Kevin Kung is on a mission to improve air quality worldwide by giving farmers an environmentally friendly alternative to open-air burning and foresters a better way to manage flammable forest residue.
His ground-breaking work to develop a small-scale, portable system to locally convert crop and forest residues (biomass) into higher value bioproducts, has earned Kung a prestigious award and $5,000 from Mitacs, Canada’s leading innovation organization that boosts economic growth and innovation by helping companies solve business challenges with research solutions from academic institutions.
In recognition of his efforts to advance the first-of-its-kind technology through his company, Takachar, Kung — a post-doctoral researcher in the Biomass and Bioenergy Research Group at the University of British Columbia who serves as Takachar CTO — was presented the Mitacs Environmental Entrepreneur Award last week at a ceremony in Waterloo.
“Biomass is a global challenge,” said Kung, noting that more than four billion tonnes of biomass residues are burned globally in open air each year, accounting for as many as 10% of worldwide air pollution deaths. “Our goal is end the practice of burning by turning costly residues into economic commodities.”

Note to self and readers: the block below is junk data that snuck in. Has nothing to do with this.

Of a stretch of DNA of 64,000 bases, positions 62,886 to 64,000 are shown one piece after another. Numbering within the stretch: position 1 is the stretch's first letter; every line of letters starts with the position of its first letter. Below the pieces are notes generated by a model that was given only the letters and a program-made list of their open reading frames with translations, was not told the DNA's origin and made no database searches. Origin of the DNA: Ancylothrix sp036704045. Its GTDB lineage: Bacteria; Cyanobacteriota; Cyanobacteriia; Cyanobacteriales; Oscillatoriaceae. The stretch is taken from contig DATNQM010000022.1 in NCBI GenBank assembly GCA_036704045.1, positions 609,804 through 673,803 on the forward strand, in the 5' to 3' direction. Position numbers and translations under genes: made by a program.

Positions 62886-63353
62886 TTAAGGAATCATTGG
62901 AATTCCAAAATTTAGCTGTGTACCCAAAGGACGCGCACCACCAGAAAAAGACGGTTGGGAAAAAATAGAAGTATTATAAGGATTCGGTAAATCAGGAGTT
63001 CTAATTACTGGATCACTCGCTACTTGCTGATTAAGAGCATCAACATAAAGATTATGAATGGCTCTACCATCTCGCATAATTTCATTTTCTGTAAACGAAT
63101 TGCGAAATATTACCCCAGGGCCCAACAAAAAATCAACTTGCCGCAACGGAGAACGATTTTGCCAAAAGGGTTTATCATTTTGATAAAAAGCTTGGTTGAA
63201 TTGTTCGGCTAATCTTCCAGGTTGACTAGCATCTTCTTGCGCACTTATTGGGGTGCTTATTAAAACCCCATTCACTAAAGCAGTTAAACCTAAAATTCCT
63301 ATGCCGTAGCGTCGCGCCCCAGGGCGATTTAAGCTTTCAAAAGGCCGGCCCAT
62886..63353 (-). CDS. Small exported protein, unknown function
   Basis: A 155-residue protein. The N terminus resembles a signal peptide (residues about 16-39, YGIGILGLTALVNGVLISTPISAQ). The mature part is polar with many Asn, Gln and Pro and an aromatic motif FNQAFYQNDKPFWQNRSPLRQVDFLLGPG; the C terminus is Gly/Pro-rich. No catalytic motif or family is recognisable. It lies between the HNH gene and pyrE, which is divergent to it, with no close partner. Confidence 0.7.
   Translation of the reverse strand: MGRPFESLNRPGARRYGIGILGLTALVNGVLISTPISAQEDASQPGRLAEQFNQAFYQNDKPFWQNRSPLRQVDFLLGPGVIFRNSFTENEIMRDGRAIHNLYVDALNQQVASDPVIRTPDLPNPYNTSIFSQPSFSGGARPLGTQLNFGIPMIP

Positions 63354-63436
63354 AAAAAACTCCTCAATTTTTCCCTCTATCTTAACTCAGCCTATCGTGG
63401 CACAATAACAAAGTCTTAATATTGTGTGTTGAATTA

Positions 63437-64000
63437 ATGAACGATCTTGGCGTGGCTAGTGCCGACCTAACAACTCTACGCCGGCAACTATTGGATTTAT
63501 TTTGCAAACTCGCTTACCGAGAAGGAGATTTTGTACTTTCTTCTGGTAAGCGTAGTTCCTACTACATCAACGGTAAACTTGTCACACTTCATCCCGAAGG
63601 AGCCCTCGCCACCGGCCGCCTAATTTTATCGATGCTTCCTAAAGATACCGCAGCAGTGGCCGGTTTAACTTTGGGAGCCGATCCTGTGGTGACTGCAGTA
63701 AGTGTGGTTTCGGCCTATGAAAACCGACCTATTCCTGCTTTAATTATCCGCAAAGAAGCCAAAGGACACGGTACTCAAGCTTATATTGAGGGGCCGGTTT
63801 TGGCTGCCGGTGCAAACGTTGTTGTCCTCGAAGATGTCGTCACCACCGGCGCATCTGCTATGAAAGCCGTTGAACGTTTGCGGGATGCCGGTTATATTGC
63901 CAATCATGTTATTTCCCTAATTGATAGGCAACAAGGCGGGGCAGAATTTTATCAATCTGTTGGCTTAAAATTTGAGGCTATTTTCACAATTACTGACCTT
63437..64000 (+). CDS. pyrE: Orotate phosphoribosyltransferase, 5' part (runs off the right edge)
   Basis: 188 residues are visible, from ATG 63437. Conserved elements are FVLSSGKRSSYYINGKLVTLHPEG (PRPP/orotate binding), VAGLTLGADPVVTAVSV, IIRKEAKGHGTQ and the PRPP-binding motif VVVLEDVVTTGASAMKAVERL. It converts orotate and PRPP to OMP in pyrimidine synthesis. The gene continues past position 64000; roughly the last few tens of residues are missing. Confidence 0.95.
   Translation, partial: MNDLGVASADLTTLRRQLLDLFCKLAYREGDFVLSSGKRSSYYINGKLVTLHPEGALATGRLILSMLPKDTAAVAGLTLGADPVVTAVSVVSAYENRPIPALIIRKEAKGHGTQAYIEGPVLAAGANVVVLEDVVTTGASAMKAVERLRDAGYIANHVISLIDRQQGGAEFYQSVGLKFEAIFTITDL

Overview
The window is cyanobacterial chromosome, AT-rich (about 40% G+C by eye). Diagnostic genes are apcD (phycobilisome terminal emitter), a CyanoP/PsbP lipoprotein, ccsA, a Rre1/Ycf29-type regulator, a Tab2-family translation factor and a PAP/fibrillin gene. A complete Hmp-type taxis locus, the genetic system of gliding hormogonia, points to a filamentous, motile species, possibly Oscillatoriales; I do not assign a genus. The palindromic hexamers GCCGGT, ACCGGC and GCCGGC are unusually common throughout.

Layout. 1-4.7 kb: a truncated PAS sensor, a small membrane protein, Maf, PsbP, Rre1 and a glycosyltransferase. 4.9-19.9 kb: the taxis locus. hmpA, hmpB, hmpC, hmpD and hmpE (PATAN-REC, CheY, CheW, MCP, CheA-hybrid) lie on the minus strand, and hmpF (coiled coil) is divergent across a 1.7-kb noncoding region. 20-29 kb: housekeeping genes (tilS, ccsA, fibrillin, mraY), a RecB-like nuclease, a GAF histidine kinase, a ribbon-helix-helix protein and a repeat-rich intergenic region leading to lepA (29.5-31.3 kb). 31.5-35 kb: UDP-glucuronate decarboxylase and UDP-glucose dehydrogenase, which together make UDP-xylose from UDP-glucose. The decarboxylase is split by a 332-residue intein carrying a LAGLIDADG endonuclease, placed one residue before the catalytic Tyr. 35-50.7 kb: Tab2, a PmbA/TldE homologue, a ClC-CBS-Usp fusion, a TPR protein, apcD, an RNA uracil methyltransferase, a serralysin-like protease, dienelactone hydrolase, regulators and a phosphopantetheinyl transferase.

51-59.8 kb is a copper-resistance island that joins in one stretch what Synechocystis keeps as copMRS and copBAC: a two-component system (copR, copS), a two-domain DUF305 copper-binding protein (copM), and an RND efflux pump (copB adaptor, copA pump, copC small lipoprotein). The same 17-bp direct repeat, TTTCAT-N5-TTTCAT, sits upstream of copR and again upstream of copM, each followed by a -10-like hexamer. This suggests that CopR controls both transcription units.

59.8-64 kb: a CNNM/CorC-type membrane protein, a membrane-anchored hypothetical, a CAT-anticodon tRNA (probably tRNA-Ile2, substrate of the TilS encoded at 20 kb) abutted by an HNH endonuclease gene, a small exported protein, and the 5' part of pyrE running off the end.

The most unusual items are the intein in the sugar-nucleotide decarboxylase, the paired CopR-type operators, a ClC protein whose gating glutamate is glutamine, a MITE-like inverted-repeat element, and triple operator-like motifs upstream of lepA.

In Canada, catastrophic wildfires caused by the accumulation of excess flammable residue on the forest floor are on the rise, and open air burning of crop residue remains the only option available to most farmers in rural communities. The challenge is that crop and forest residues are very difficult and expensive to collect and transport to conversion facilities because they are very loose, wet and bulky.
“Current technologies for turning biomass into usable products are large-scale and centralized, which means they only work well if the source is nearby,” explained Kung. “Our Aha! moment came when we realized we could circumvent the logistics issue by bringing the technology to the field or forest instead.”
Takachar’s novel system is designed to latch onto the back of tractors or pickup trucks, making it easy to deploy in remote areas. Crop and forest residues are fed into the converter on the spot, and a biofuel, fertilizer or specialty chemical is produced at the backend.
The startup is currently working with several First Nations communities in B.C. and other partners to test multiple prototypes of its technology in collaboration with UBC. The output comprises of higher-value, carbon-based bioproducts such as fertilizer blends, chemicals, and biofuels.
“If we can implement this system locally, in rural communities that are often shut out of the benefits of the emerging bioeconomy, we can make a significant impact on their livelihood,” said Kung.
Kung is one of five winners of the Mitacs Entrepreneur Award who are being recognized for their efforts to turn their research into an innovative business that impacts the lives of Canadians.
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